The girl next door or the All-American girl is an archetype of a cute, kind, unassuming, and honest girl or woman who lives next door, often in a romantic story. Hugh Hefner required Playboy centerfolds to be portrayed in this specific manner, telling photographers in a 1956 memo that the "model must be in a natural setting engaged in some activity 'like reading, writing, mixing a drink'...[and]... should have a 'healthy, intelligent, American look—a young lady that looks like she might be a very efficient secretary or an undergrad at Vassar.'"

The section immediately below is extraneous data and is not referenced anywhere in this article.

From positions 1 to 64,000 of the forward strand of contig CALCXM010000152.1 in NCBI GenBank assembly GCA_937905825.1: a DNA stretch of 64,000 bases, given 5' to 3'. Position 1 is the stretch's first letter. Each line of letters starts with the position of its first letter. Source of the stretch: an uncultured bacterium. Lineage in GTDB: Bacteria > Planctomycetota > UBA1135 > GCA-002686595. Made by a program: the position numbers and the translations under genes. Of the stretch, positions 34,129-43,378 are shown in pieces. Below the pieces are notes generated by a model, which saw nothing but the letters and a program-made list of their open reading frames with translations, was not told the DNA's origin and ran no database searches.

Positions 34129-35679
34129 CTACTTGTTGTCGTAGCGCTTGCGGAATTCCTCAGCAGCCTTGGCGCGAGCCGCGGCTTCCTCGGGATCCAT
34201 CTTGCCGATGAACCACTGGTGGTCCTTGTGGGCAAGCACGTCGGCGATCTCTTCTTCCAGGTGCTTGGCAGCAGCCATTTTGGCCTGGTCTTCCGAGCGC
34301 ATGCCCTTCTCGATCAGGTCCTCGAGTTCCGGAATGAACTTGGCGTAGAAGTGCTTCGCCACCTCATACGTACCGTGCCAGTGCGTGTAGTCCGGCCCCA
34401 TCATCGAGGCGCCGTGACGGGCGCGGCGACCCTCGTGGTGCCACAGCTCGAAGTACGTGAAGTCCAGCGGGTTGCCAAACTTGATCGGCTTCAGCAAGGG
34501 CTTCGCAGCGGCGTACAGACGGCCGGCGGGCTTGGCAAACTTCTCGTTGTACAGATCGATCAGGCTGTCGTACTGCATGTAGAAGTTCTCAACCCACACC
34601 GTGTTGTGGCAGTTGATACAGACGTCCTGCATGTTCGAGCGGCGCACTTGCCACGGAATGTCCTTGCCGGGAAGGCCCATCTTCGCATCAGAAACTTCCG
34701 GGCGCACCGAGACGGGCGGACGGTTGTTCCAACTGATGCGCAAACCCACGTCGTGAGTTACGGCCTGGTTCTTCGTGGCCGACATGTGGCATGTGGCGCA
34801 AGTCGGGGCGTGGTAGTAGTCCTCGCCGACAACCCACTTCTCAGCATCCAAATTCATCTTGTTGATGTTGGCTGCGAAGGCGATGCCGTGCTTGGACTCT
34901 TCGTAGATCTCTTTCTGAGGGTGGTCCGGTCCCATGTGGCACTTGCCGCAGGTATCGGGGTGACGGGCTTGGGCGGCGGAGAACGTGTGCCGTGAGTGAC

The male equivalent is the "boy next door". During World War II, American propaganda often invoked her as the symbol of all things American. Songs on the armed forces request radio programs were not of Rosie the Riveter but of the girls who were waiting for soldiers. Many such songs were also popular at the home front. Themes of love, loneliness, and separation were given more poignancy by the war.